Special Article - Hypothyroidism
Annals Thyroid Res. 2017; 3(2): 109-114.
Levothyroxine Dose Changes and Hypothyroid Patient Satisfaction-Results of the CONTROL TS Study
McMillan M¹*, Sandulli W², Engelken D², Rowe L³ and Bode B³
¹McMillan Survey Research & Statistical Consulting, USA
²Akrimax Pharmaceuticals, USA
³Health Research & Analytics, USA
*Corresponding author: McMillan M, McMillan Survey Research & Statistical Consulting, Memphis, 8428 Arendal Cove, Memphis, TN, USA
Received: June 20, 2017; Accepted: July 24, 2017; Published: August 08, 2017
Introduction: The effects of levothyroxine dose adjustments on patient satisfaction with drug therapy and physician care have not been described previously.
Primary Objective: To measure those effects among: patients who had no changes in levothyroxine dosage within the past year (n = 150), and patients who had = 2 changes in levothyroxine dosage within the past year (n = 150).
Methods: Eligible participants completed a 21-question online survey that employed ThyTSQ, a scientifically-validated instrument designed to assess patient satisfaction with: therapy performance and convenience, and the perceived quality of care provided by physicians. Between-group statistical testing was determined using a Chi-square test to compare proportions.
Results: Compared with those reporting no levothyroxine dose changes in the past year, patients reporting = 2 dose changes were significantly less satisfied with their treatment and treating physician: these patients had lower mean ThyTSQ-Present scores (30.1 vs. 33.2; P=.002); were less likely to be “very satisfied” with their treatment and dose (22% vs. 39%; P=.001); and were less likely to feel their hypothyroid symptoms were well controlled (15% vs. 34%; P<.001). Patients experiencing = 2 dose changes were also less likely to be “very satisfied” with how their physician dealt with their condition since its diagnosis (21% vs. 34%; P=.015), and were more likely to have changed physicians in the past year (23% vs. 14%; P=.054).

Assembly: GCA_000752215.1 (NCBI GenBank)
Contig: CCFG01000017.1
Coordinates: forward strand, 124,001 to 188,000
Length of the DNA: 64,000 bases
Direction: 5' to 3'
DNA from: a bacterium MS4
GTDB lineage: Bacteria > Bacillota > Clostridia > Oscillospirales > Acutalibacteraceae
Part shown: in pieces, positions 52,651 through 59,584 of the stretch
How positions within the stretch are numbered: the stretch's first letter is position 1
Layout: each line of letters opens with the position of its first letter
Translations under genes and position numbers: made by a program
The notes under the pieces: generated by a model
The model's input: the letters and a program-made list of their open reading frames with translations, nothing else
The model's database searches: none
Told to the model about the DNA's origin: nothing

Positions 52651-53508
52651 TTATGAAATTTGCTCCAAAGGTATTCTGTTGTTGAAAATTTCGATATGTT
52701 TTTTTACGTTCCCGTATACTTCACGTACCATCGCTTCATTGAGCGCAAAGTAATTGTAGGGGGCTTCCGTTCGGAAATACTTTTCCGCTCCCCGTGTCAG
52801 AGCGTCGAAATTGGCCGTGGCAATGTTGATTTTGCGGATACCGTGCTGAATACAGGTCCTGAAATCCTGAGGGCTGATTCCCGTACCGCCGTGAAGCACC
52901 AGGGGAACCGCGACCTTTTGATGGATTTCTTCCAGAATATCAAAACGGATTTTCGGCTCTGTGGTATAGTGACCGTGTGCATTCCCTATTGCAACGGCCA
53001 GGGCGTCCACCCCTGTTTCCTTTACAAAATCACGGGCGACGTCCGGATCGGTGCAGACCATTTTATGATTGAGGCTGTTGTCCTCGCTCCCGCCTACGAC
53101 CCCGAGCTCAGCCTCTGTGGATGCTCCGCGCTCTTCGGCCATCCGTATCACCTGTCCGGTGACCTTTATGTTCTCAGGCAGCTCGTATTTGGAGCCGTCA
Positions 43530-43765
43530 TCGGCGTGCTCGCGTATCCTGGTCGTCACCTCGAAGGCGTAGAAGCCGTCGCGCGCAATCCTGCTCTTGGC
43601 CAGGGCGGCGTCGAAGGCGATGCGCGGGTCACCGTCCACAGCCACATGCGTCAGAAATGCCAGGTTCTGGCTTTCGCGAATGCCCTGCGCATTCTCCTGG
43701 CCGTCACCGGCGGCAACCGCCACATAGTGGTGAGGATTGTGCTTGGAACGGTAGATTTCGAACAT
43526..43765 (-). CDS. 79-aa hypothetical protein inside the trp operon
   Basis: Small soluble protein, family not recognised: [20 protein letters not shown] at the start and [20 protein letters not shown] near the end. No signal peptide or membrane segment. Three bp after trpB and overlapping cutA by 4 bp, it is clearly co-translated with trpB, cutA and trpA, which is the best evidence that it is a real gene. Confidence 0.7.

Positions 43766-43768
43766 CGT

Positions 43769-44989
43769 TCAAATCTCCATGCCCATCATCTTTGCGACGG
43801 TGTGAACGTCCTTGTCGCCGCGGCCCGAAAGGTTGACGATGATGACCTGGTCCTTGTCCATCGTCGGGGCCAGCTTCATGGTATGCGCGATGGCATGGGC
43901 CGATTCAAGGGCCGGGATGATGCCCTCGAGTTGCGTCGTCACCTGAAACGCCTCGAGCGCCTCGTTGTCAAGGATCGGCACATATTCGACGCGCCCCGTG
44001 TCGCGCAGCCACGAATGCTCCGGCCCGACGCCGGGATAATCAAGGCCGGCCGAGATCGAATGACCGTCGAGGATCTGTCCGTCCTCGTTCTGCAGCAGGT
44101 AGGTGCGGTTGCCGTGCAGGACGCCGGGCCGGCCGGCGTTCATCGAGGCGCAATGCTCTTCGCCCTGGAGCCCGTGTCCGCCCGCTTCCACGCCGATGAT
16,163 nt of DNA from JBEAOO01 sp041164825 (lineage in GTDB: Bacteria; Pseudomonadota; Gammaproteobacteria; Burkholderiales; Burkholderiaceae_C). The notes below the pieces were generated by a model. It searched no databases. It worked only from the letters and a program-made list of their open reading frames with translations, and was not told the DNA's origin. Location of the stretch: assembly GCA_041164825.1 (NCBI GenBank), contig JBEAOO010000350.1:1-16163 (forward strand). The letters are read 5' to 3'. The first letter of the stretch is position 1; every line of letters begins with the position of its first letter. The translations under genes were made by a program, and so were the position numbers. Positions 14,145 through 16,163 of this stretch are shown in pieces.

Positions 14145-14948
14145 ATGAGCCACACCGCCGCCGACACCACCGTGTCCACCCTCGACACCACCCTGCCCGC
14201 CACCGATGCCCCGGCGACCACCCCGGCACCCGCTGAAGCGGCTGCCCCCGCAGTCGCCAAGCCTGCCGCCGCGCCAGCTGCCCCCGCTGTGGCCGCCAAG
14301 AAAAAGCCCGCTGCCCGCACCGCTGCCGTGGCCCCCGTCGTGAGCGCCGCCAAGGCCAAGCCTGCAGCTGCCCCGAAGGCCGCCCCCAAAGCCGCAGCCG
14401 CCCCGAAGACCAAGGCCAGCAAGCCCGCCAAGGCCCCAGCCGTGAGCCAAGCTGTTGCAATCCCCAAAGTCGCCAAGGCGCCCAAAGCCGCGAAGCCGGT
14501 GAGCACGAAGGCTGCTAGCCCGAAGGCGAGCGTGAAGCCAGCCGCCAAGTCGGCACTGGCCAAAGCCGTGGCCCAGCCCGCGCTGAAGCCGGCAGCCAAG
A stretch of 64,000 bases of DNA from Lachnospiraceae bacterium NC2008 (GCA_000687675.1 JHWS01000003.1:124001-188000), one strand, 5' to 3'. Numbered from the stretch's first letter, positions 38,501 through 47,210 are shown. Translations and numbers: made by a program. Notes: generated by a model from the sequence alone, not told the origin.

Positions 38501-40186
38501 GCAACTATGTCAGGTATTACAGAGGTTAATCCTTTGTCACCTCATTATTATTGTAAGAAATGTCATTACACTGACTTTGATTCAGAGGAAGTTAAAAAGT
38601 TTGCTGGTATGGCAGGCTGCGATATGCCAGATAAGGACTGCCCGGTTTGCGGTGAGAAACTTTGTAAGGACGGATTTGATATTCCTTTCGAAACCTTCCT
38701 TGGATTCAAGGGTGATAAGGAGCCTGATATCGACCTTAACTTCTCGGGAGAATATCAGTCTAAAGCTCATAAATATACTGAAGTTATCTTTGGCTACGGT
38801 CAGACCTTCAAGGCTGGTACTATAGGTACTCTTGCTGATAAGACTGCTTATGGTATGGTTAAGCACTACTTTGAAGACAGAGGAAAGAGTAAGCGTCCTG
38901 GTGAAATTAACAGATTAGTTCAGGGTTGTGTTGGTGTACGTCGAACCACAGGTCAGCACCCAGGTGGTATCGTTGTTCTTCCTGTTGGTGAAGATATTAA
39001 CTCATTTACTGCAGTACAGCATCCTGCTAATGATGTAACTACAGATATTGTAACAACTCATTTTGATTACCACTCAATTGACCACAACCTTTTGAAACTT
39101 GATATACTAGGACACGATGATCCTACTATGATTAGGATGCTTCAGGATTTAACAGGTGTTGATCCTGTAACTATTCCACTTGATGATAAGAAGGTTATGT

Conclusion: Results showed a strong correlation between the frequency of levothyroxine dose changes and reduced patient satisfaction with treatment, treatment convenience, symptom control and physician performance.
Keywords: Dose adjustment; Gastrointestinal; Levothyroxine; Satisfaction; ThyTSQ
FT4: FreeT4; IBS: Irritable Bowel Syndrome; GI: Gastrointestinal; GERD: Gastroesophageal Reflux Disease; TSH: Thyroid Stimulating Hormone
Hypothyroidism is a common endocrine disorder resulting from deficiency of thyroid hormone. It is typically a primary process in which the thyroid gland is unable to produce sufficient amounts of thyroxine . In addition to symptoms that are associated with slowing of patients’ metabolism, such as weight gain or intolerance to cold, psychological symptoms, including reduced cognitive functioning, are also hallmarks of hypothyroidism . In most cases, hypothyroidism can be treated effectively by oral thyroid hormone supplementation, most commonly levothyroxine.
Hypothyroid patients requiring increased doses of levothyroxine have been well documented in the medical literature and are common in clinical practice .
The prevalence and frequency of levothyroxine dose changes were recently confirmed in the CONTROL Surveillance Project conducted among 925 patients treated with levothyroxine monotherapy, the majority of whom (94%) had been treated for more than 2 years. Among this population, over 47% reported factors that can affect the performance of levothyroxine. More than 31% reported having experienced one or more levothyroxine dose changes within the past year; 8% reported experiencing 2 or more levothyroxine dose changes in the prior 12 months .